Three Ps of Faculty Buy-In for Simulation

Whether your program is beginning to use simulation or looking to increase its current use, faculty buy-in is key to optimal success. Dr. Tim Bristol, PhD, RN, CNE, FAAN shares three strategies that can help get faculty on board.


One key strategy to promote faculty buy-in as they consider simulation is to prioritize what the simulation strategies will be. Oftentimes, running smaller, less complex simulations early in the implementation phase demonstrates that this is DOABLE. When faculty see the simulations happening in a way that is not overwhelming, they are more likely to see that this is something that can be done without overburdening themselves in the process. Frequently, faculty view simulation as just one more thing to do. Showing them the opportunities in simple simulations is a great way to go.


Many times, the simulation super-user/advocate is a lone ranger. There is a huge benefit to getting faculty buy-in if this person has a partner in the process. The simulation leader will do well to help one or two partners — not currently involved in simulation — integrate simulation into their current lesson plan. For instance, maybe the simulation leader asks the maternal child and community health nursing instructors to join in on some simulations that could be used in both classes. They should be prepared to demonstrate the power of this tool for attaining desired outcomes.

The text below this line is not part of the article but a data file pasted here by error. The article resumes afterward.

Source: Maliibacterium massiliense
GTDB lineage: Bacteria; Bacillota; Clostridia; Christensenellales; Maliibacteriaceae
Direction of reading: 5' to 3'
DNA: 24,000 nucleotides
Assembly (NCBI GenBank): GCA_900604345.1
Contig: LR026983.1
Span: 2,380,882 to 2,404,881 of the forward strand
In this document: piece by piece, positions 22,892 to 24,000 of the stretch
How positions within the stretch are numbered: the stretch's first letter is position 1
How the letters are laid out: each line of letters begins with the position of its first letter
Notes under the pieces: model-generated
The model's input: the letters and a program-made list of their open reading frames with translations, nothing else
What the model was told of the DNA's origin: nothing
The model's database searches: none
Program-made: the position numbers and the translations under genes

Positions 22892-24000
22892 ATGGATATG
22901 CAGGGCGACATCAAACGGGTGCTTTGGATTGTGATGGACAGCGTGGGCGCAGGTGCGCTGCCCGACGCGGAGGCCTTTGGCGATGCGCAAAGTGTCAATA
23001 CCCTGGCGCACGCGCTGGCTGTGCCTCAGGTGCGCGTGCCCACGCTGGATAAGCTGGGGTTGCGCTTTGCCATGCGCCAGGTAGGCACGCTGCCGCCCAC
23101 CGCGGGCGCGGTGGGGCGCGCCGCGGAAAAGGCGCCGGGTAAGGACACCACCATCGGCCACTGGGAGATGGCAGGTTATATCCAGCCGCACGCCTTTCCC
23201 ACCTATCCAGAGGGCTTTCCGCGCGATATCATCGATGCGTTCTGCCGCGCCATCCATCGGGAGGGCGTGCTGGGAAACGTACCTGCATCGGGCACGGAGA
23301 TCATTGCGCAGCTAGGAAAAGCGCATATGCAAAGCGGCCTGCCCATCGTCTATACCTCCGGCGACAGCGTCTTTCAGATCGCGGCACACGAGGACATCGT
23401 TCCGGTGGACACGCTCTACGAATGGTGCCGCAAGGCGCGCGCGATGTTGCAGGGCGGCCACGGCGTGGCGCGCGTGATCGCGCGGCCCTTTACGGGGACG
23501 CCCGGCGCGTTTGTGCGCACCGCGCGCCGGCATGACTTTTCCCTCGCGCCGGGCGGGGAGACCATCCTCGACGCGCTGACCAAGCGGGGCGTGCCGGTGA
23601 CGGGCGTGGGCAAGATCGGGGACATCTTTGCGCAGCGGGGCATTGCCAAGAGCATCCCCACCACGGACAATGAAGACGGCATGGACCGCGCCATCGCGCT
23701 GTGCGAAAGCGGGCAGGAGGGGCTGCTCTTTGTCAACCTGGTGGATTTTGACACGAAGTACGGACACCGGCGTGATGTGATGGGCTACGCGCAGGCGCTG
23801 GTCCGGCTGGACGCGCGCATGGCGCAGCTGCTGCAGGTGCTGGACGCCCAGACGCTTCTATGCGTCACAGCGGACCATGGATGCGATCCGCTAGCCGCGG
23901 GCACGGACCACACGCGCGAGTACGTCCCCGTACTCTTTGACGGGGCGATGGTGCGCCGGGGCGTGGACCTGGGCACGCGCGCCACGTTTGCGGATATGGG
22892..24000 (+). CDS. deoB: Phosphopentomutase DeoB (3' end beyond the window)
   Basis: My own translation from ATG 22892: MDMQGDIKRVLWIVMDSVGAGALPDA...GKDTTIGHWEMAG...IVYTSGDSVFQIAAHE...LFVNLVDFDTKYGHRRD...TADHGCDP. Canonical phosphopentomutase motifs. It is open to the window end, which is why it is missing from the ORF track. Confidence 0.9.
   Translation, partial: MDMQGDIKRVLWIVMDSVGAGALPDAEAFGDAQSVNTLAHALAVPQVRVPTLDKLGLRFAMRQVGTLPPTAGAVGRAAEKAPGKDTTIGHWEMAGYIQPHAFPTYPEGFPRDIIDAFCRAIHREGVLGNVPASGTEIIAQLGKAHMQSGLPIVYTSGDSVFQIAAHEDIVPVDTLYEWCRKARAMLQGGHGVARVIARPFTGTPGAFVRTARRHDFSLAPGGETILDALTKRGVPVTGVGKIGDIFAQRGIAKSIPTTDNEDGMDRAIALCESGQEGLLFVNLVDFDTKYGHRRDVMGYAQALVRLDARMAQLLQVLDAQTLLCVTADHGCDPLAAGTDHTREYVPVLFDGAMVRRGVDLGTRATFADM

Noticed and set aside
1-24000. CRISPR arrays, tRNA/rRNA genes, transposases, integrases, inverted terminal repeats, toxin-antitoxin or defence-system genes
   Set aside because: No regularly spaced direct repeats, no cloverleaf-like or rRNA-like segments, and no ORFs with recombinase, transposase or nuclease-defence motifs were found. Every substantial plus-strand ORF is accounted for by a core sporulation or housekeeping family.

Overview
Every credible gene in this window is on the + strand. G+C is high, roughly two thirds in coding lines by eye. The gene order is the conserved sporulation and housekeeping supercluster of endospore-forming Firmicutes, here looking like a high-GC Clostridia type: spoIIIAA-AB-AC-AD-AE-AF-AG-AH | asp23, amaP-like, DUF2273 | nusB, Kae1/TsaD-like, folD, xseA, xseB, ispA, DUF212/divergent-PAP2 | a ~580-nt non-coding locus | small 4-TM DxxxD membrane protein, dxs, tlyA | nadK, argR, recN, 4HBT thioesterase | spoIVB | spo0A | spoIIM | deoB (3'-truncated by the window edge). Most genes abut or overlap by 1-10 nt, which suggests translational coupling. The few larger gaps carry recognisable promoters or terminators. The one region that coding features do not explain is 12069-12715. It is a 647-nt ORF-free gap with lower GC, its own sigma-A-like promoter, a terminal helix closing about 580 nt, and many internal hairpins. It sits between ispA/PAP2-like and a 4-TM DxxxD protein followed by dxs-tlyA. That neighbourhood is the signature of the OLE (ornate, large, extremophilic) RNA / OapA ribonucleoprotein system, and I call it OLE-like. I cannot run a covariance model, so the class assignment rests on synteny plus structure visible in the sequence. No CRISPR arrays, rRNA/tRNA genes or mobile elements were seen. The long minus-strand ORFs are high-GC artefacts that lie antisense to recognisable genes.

By stating that certain simulation initiatives are PILOTS helps the faculty feel less threatened. The pilot should be on a smaller scale to be less obtrusive initially. For instance, maybe two of the eight clinical groups do a day of clinical in the simulation lab. Instead of having a weekly simulation in the medical-surgical lecture, try having two weeks in the middle of the first semester where the lecture has a simulation activity integrated. For skills lab, maybe just use the high-fidelity mannequins in one of the eight weeks of lab. As with any pilot, be sure to collect data, feedback, successes, and challenges. Then, give a full report to all faculty with the intent of doing even more the following semester.